News Release

What women really want

Researchers at the University of Göttingen investigate the effects of women's cycle on preferences for men's behavior

Peer-Reviewed Publication

University of Göttingen

Table with Cups and Sachets

image: To test whether women's preferences for certain behaviours differed according to their fertility, the researchers used saliva analysis to analyse hormone levels and highly sensitive urine ovulation tests to pinpoint the ovulation date. view more 

Credit: Julia Stern, University of Göttingen

In the past, there has been much excitement over research that purported to show a link between changes in a woman's cycle and how attracted she was to men behaving in different ways. However, research at the University of Göttingen using the largest sample size to date questions these results. The new research showed that shifts in women's cycles did not affect their preferences for men's behaviour. The researchers found, however, that when fertile, women found all men slightly more attractive and, irrespective of their hormone cycle, flirtier men were evaluated as being more attractive for sexual relationships but less attractive for long-term relationships. The results were published in Psychological Science

According to the good genes ovulatory shift hypothesis (known as GGOSH), women's preferences for certain behaviours, presumed to indicate men's genetic fitness, should differ according to their fertility. To test this, the researchers studied 157 female participants who met strict criteria - including being 18 to 35 years old, heterosexual and having a natural, regular cycle. The participants watched videos showing a man getting to know a woman who was out of shot. In four separate testing sessions, the female participants rated the men both on sexual attractiveness for a short-term relationship without commitment, and on attractiveness for a long-term relationship. The participants were asked to focus on the way the men behaved. The researchers used saliva samples to analyse current hormone levels and highly sensitive urine ovulation tests for validating the ovulation date, and in particular the fertile period.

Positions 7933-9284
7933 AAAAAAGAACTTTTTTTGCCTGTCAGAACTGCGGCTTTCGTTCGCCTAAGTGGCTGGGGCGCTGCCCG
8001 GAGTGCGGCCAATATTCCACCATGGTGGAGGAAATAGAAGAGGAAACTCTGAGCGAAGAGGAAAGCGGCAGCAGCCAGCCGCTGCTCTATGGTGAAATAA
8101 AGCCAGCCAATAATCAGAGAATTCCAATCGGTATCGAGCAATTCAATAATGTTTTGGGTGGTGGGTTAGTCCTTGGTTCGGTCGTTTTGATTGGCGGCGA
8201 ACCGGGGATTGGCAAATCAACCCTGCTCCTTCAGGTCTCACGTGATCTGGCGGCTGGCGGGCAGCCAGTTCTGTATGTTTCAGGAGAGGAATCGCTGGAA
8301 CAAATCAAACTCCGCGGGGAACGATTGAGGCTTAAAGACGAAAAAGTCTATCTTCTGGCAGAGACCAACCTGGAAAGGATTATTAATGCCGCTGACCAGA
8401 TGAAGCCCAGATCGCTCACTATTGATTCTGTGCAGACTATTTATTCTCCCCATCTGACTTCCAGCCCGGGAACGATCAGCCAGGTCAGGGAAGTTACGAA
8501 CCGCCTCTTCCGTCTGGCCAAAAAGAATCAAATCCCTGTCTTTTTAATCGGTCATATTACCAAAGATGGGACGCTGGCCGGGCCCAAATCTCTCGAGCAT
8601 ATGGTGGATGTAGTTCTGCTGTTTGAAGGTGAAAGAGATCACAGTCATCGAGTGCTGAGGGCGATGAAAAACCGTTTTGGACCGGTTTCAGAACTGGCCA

They found there was no evidence that a woman's mate preference changes across the ovulatory cycle. Rather, women seem to perceive or evaluate every man as slightly more attractive when fertile compared to other cycle phases. They also found that men who act in a more competitive manner and show more courtship behaviour (for instance flirting) were evaluated as being more attractive for short-term sexual relations but less attractive for long-term relationships, independent of cycle phase or hormone levels.

First author Dr Julia Stern from the University of Göttingen's Institute of Psychology said, "There is a lot of research on women's mate preferences, so at first we were surprised that we didn't see the same effects. However, our new results are in line with other recent studies using more rigorous methods than previous studies." Stern added, "The finding that ratings of attractiveness increase in the fertile phase, independent of men's behaviour, is new and indicates that women's mating motivation is likely to be higher in the fertile phase."

Apart from using well a large sample that met strict criteria, the researchers followed rigorous methods, for instance by preregistering their study before data collection and employing "open science" practices such as making their data and analyses publicly available.


Original publication: Julia Stern, Tanja M. Gerlach, Lars Penke. Probing ovulatory cycle shifts in women's preferences for men's behaviors. Psychological Science (2019). DOI: 10.1177/0956797619882022

See also:


Dr Julia Stern
University of Göttingen
Institute of Psychology
Goßlerstraße 14, 37073 Göttingen, Germany
Tel: +49 (0)551 39 20700

Professor Lars Penke
University of Göttingen
Head of Department, Institute of Psychology
Goßlerstraße 14, 37073 Göttingen, Germany
Tel: +49-(0)551-39 20701

Disclaimer: AAAS and EurekAlert! are not responsible for the accuracy of news releases posted to EurekAlert! by contributing institutions or for the use of any information through the EurekAlert system.